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Testing DNA

Wang Conducting Finite Temperature Simulation Of Non-Markovian Quantum Dynamics

Fei Wang, Assistant Professor, Chemistry and Biochemistry, received funding from the National Science Foundation for the project: "Finite temperature simulation of non-Markovian quantum dynamics in condensed phase using quantum computers."

For this research, Wang will develop efficient quantum algorithms to perform condensed phase quantum dynamics simulations on quantum computers.

Many important physical and chemical processes occur in the condensed phase, spanning chemical reactions in solutions, charge transfer at semiconductor interfaces, and solar energy conversion in molecular aggregates.

The scientific investigation of these processes not only promotes scientists' fundamental understanding but also offers practical solutions to materials design and environmental sustainability.

Wang aims to show quantum acceleration for quantum dynamics simulations in condensed phases and demonstrate practical applications of quantum computing in the area of quantum simulation.

New advances in this project will cover unitary operator construction, efficient quantum circuit compilation, model and real system simulations, and performance comparison between different types of quantum devices.

Wang will explore three mathematical methods (unitary dilation, singular value decomposition, and linear combinations of unitary operators) for non-unitary to unitary conversion. Wang will also assess their effectiveness based on complexity theory.

Wang will also investigate two general approaches for circuit compilation: one that performs the exact mathematical decomposition, and another that uses the variational quantum circuit method.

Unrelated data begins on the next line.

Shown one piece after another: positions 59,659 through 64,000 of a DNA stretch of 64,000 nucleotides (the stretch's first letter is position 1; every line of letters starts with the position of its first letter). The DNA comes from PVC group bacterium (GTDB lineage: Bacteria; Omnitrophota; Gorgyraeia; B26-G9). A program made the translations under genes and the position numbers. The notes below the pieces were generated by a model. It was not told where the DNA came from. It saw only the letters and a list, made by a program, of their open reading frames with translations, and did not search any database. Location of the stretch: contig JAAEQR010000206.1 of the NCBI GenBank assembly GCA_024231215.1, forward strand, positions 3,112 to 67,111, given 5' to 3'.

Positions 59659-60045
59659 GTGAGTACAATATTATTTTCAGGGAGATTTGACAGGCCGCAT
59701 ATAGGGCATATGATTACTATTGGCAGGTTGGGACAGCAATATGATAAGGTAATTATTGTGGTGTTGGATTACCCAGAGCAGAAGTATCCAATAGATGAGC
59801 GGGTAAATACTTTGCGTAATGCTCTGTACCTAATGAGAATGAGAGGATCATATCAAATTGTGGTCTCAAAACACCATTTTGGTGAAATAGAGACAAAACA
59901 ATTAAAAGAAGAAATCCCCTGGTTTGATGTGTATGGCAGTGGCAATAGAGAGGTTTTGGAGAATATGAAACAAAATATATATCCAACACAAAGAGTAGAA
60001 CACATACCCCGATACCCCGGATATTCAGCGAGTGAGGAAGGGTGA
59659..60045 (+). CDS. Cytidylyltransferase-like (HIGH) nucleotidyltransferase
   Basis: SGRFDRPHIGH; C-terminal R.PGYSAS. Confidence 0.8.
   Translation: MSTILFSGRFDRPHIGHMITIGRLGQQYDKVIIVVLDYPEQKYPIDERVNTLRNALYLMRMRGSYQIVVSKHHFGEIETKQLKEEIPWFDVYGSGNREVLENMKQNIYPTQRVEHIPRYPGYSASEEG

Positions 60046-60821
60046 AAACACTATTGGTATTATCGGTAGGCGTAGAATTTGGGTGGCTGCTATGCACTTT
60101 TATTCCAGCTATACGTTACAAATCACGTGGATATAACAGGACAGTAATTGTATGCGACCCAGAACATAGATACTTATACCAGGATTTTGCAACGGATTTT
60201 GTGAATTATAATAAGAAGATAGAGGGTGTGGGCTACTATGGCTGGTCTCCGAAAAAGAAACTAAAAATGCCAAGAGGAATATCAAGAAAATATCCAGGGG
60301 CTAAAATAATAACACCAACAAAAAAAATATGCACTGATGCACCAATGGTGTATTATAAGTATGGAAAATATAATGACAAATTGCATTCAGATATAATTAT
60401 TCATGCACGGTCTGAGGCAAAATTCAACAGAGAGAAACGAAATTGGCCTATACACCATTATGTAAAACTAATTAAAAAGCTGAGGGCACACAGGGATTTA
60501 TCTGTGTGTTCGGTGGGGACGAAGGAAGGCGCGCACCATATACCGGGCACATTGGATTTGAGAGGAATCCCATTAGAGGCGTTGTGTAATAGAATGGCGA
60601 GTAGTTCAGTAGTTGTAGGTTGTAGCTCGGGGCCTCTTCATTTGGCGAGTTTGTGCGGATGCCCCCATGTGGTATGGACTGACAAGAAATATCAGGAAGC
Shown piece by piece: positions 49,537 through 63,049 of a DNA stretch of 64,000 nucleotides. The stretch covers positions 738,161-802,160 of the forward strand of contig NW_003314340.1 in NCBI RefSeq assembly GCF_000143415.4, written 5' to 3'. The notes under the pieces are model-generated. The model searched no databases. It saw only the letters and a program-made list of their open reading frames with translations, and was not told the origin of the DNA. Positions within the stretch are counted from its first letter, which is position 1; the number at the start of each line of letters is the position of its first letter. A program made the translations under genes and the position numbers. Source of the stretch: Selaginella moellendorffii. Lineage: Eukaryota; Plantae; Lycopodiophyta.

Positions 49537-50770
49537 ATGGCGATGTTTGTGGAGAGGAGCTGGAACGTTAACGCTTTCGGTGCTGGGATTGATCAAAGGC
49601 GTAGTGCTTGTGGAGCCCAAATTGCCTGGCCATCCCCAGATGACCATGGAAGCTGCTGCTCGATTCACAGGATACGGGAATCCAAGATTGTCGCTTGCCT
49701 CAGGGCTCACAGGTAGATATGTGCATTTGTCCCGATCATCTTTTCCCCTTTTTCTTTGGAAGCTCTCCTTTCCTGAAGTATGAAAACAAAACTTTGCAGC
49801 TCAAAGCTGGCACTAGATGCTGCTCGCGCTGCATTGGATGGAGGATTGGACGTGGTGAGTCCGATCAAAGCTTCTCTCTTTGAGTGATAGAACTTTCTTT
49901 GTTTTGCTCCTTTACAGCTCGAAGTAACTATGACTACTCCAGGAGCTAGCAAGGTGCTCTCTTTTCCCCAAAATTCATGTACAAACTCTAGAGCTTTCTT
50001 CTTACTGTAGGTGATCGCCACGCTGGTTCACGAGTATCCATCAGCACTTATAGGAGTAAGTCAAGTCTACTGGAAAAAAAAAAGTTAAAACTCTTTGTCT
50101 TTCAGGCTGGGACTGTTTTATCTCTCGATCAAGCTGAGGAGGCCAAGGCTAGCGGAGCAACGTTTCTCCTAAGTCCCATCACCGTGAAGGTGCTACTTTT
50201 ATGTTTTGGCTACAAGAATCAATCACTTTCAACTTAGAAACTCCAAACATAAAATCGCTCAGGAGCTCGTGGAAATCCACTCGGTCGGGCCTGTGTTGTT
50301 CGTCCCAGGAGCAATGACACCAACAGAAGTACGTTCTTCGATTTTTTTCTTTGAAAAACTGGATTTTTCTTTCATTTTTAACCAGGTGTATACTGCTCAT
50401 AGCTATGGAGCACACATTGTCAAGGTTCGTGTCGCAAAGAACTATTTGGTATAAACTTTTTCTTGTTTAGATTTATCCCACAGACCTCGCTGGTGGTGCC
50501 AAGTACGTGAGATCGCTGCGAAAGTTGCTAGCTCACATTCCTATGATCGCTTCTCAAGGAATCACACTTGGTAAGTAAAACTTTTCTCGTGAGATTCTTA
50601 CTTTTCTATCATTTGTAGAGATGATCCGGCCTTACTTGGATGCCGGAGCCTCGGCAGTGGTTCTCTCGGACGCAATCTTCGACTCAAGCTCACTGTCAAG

He will test the algorithm on spin-boson models as well as on realistic systems. He will also test the performance of trapped ions and compare superconducting devices.

The success of the algorithm will offer quantum acceleration in simulations of multi-state non-Markovian quantum dynamics at finite temperature.

A user-friendly and open-source platform will be put forward such that, with input parameters, dynamical simulations on a quantum computer can be carried out and the results analyzed. This work could potentially inspire future quantum algorithm design for simulating the dynamics of open quantum systems.

Graduate students and postdoctoral researchers involved in this project will receive rigorous training in quantum information science and master state-of-the-art quantum simulation tools. Through internship programs offered to undergraduate and high school students, Wang will support underrepresented and economically disadvantaged groups. These efforts will not only encourage broad participation in science, technology, engineering and mathematics (STEM), but also help to educate a future quantum workforce for careers in academia and industry.

Wang will receive total funding of $505,281 from NSF for this project. Funding began in June 2023 and will end in late May 2026.